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ADC assists Airmen with administrative actions

Photo of the Moody area defense counsel and an ADC paralegal

Maj. Vernisha Taylor, left, Moody Air Force Base area defense counsel, and Master Sgt. Hector Rodriguez Ortiz, ADC paralegal, pose for a photo Dec. 4, 2019, at Moody AFB, Ga. The ADC office promotes justice and discipline by providing ethical and professional legal defense services for military members. These specialists assist Airmen with administrative paperwork, court-martials and Uniform Code of Military Justice articles. (U.S. Air Force photo by Airman 1st Class Jasmine M. Barnes)


Editor's note: It is the duty of Area Defense Counsel to maintain strict client confidentiality. Any information relating to a case was given voluntarily by the client.

Being called into a supervisor’s office to receive corrective action is something that no Airman should take lightly.

Moody’s Area Defense Counsel provides professional legal defense services for military members facing administrative actions to ensure they know their rights and keep positive control over their career.

“Our job is to defend our Airmen, and by taking that stress off of them when there’s an investigation or article pending against them, they’re able to focus on the Air Force mission,” said Maj. Vernisha Taylor, Moody’s area defense counsel. “You don’t know what you don’t know. We’re there for you to come to us so we can help you find out what you don’t know. It is 100 percent confidential. When [someone] comes in here we help them out, and our lips are sealed.”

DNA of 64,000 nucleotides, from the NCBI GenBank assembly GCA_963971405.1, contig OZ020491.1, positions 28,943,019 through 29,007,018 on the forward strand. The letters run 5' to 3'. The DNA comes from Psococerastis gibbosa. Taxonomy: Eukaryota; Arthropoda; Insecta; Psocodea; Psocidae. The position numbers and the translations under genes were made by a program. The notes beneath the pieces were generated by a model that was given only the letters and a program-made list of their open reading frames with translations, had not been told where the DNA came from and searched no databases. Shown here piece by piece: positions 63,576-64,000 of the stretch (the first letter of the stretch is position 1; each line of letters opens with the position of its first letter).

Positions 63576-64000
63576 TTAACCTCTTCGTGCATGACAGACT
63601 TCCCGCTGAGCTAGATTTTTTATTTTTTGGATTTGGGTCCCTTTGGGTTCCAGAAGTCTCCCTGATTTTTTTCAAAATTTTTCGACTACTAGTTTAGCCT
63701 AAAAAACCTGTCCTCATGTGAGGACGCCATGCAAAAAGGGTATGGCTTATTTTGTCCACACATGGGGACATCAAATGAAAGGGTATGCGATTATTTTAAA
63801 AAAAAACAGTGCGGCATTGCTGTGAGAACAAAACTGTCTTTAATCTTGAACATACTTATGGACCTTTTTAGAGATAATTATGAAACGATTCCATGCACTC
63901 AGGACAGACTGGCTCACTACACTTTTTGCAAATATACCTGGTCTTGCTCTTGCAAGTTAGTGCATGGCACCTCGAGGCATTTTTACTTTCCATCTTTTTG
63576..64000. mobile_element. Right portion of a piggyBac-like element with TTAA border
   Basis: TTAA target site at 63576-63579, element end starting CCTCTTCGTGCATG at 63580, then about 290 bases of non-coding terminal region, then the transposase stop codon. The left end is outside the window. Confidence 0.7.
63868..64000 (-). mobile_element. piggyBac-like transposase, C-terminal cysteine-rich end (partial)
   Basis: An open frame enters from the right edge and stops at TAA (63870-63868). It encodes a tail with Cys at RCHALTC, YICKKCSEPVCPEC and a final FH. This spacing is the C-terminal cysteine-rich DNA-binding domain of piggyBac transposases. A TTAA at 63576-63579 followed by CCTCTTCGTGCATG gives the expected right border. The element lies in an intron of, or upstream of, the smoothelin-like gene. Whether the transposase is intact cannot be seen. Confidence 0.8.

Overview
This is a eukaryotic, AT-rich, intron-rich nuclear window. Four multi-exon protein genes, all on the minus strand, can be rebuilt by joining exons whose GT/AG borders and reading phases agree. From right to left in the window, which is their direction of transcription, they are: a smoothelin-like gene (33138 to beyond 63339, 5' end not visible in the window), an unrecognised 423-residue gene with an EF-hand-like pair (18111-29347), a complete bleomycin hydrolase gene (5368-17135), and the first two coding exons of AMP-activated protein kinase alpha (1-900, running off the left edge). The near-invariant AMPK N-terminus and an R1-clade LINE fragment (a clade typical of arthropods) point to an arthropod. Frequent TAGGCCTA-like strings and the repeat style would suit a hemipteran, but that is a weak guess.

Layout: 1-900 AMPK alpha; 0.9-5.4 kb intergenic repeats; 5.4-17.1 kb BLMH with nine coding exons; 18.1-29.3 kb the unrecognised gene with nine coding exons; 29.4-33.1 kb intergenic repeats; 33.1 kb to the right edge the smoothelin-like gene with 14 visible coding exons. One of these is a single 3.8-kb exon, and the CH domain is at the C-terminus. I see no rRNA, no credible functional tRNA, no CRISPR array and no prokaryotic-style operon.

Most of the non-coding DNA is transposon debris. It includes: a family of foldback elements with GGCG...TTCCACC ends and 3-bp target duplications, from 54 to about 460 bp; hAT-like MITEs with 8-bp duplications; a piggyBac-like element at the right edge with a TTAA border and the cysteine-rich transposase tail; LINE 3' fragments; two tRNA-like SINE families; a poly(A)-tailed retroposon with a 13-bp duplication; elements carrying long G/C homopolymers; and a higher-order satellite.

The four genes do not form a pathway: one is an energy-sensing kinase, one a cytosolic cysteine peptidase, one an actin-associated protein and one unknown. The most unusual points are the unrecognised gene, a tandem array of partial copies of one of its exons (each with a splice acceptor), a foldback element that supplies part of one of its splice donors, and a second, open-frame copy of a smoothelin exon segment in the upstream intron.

The ADC is here to help Airmen with any kind of administrative actions such as Letters of Reprimand, demotion actions, reenlistment denials and flying evaluation boards. If an Airman needs defense assistance, they will not be turned away.

“Anything that is adverse to the member that affects them in their military capacity, we can help with,” Taylor said. “When someone comes in here, they need to be prepared to be truthful and 100 percent honest with us. This is a judgment-free zone.”

To prevent conflict of interest, the ADC is a tenant unit that has a separate chain of command outside the 23d Wing. This allows Airmen to be completely transparent and have the confidentiality they deserve.

“Even if you don’t want to use the ADC services, you can still come and do the initial consultation with us, so we can give you advice on what you should and shouldn’t do,” Taylor said. “If you choose not to use our advice, that’s your choice, but at least you haven’t shot yourself in the foot by not going to the ADC from the beginning. If anybody gets paperwork, come to us immediately.”

For Senior Airman Darrius Baxter, 23d Logistics Readiness Squadron fleet management and analysis specialist, the ADC has been a positive force in aiding him to respond to an administrative action.

“I came to the ADC because I needed help writing a rebuttal,” Baxter said. “[Taylor] said her mission was to help Airmen since [the ADC doesn’t] work for a squadron. They help Airmen fight cases that they’re accused of. The ADC is a place where they use their expertise to help Airmen overcome circumstances that are out of their control.”

Many Airmen do not know their rights. The ADC’s responsibility is to ensure Airmen’s rights are not violated.

For more information, visit the ADC office Monday through Friday from 9 a.m. to 4:30 p.m. or call 229-257-3421.